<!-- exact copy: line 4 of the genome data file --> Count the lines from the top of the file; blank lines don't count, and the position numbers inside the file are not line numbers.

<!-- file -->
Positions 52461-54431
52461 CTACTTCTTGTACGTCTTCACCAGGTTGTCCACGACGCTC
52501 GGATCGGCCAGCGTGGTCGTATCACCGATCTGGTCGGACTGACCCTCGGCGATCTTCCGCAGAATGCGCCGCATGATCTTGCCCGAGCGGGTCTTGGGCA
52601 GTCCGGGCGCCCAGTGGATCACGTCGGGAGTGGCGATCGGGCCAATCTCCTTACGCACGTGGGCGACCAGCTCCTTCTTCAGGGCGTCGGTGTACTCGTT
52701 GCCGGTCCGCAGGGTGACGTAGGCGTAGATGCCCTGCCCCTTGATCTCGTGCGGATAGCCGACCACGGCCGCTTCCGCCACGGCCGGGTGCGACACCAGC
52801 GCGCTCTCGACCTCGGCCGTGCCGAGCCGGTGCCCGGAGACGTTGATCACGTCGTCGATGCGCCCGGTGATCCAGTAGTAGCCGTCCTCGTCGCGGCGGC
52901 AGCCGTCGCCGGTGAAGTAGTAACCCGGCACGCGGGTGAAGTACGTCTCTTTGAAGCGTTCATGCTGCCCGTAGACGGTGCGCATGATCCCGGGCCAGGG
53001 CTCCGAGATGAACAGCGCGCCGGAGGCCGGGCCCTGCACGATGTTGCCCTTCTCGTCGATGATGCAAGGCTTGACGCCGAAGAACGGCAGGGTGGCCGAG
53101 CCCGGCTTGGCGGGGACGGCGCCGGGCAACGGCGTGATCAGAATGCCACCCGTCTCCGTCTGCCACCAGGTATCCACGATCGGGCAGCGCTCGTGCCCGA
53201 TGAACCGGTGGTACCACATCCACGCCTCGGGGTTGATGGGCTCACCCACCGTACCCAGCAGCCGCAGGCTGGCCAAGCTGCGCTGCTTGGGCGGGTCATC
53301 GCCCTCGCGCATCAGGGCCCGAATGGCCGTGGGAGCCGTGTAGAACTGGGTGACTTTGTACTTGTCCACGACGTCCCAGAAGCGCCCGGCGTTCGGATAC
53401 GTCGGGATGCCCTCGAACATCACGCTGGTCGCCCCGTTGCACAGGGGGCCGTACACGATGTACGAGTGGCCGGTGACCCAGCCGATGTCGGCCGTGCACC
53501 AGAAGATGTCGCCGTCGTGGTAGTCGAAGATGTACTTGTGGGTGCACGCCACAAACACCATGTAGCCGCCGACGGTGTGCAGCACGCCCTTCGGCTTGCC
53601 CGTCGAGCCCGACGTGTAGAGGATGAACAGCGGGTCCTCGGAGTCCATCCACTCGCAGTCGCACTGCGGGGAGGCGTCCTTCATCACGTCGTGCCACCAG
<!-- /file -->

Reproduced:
52601 GTCCGGGCGCCCAGTGGATCACGTCGGGAGTGGCGATCGGGCCAATCTCCTTACGCACGTGGGCGACCAGCTCCTTCTTCAGGGCGTCGGTGTACTCGTT